Jaguar Land Rover has already showcased a technology that allowed a prototype vehicle to be driven remotely, and autonomously, off road. But the British company is planning to bring that tech to production.
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Jaguar Land Rover has shown a system known as All-Terrain Progress Control - as seen in the Discovery Vision Concept -which the company claims “ allows for semi-autonomous off-road driving at slow speed”.

The driver chooses a set speed, and in some situations can stand outside the vehicle and pilot it over obstacles by remote control. According to the company it “allows the driver to become his or her own off-road spotter, controlling the vehicle at very low speed from outside the car using a tablet or smartphone”.

Now while it may sound like a cool party trick to show your friends, it’s clear the brand is serious about bringing autonomous off-road driving to reality. Why should those who like to get their cars off the beaten track miss out on the best new tech?


Speaking with CarAdvice at the 2015 Tokyo motor show, Jaguar Land Rover CEO Ralf Speth answered that question by suggesting that the prototype system would be easy to bring to production.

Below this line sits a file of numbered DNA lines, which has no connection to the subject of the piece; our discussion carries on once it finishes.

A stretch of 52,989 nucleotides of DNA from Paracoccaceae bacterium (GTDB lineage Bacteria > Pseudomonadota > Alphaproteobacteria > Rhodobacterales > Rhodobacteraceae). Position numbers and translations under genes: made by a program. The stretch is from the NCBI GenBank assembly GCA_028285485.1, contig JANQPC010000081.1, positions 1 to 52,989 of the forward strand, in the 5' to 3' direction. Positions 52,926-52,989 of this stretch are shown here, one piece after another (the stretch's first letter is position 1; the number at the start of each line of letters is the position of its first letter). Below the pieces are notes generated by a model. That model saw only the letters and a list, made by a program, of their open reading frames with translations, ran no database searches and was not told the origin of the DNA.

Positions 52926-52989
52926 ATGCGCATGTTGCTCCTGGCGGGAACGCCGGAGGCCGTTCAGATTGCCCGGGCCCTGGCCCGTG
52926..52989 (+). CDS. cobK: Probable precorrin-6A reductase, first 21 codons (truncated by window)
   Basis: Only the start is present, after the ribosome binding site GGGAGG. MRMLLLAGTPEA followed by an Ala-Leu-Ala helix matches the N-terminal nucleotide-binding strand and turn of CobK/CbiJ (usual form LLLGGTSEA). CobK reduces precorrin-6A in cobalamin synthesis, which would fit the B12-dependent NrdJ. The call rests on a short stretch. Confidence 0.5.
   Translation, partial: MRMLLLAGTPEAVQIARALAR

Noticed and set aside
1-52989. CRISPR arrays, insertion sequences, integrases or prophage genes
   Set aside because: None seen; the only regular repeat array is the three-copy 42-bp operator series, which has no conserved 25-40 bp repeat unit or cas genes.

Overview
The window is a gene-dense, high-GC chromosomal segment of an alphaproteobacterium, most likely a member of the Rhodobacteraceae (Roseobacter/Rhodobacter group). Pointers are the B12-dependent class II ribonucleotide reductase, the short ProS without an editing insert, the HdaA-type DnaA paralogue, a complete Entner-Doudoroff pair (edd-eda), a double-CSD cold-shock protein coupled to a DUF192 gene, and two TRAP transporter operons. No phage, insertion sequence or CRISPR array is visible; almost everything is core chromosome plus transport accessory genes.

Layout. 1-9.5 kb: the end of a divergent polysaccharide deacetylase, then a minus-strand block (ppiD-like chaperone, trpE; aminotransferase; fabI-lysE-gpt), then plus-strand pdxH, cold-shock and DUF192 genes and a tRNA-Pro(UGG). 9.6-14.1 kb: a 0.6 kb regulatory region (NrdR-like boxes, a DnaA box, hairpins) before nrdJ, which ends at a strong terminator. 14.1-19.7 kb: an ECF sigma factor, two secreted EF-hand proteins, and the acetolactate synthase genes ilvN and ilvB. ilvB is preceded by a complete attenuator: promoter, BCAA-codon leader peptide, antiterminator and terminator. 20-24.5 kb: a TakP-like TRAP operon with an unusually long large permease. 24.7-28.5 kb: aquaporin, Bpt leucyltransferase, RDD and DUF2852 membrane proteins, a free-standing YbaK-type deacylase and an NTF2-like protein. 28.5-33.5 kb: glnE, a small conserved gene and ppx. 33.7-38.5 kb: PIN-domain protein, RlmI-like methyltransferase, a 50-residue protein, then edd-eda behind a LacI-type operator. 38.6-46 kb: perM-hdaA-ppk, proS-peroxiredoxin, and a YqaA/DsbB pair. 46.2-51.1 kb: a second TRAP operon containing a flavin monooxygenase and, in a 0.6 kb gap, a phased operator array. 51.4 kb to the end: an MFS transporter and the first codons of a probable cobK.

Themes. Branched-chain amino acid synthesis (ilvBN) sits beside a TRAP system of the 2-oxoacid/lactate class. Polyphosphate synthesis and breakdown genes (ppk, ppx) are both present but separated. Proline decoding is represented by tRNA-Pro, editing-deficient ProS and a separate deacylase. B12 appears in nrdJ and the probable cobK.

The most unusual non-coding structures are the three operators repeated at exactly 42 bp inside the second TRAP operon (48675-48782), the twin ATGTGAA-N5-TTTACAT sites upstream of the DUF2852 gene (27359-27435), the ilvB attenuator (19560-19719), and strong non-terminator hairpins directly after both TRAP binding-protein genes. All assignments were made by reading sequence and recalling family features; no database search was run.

“You can already do it with your smartphone,” Speth said.

“We’ve tested, and in principle it’s not a big step [to production],” he said. “It’s just a question of whether the demand is given, then we can really introduce it quite quickly.”

“Off-road I guess it’s important because you cannot see always in the car. From a driving position, despite all the cameras in the car already – and, as you know, we have a lot of cameras in the car – from time to time if it’s really critical you might want to step out and see how the vehicle behaves in the environment; stones, whatever is there, and it’s great to have this kind of device.


“Yes it’s a remote control autonomous driving,” he said.

When it comes to viability of the technology across different models - and even different makes, given that Jaguar also has an SUV in its range now (the F-Pace), and the luxury arm Range Rover has plenty of off-road prowess, too - Speth suggested it wouldn't be an issue to share the love.

“All the SUV vehicles, because it’s the same technology.

“It’s software. And if the architecture from the electronics is quite similar, then you just, as an option, can always have it,” he said.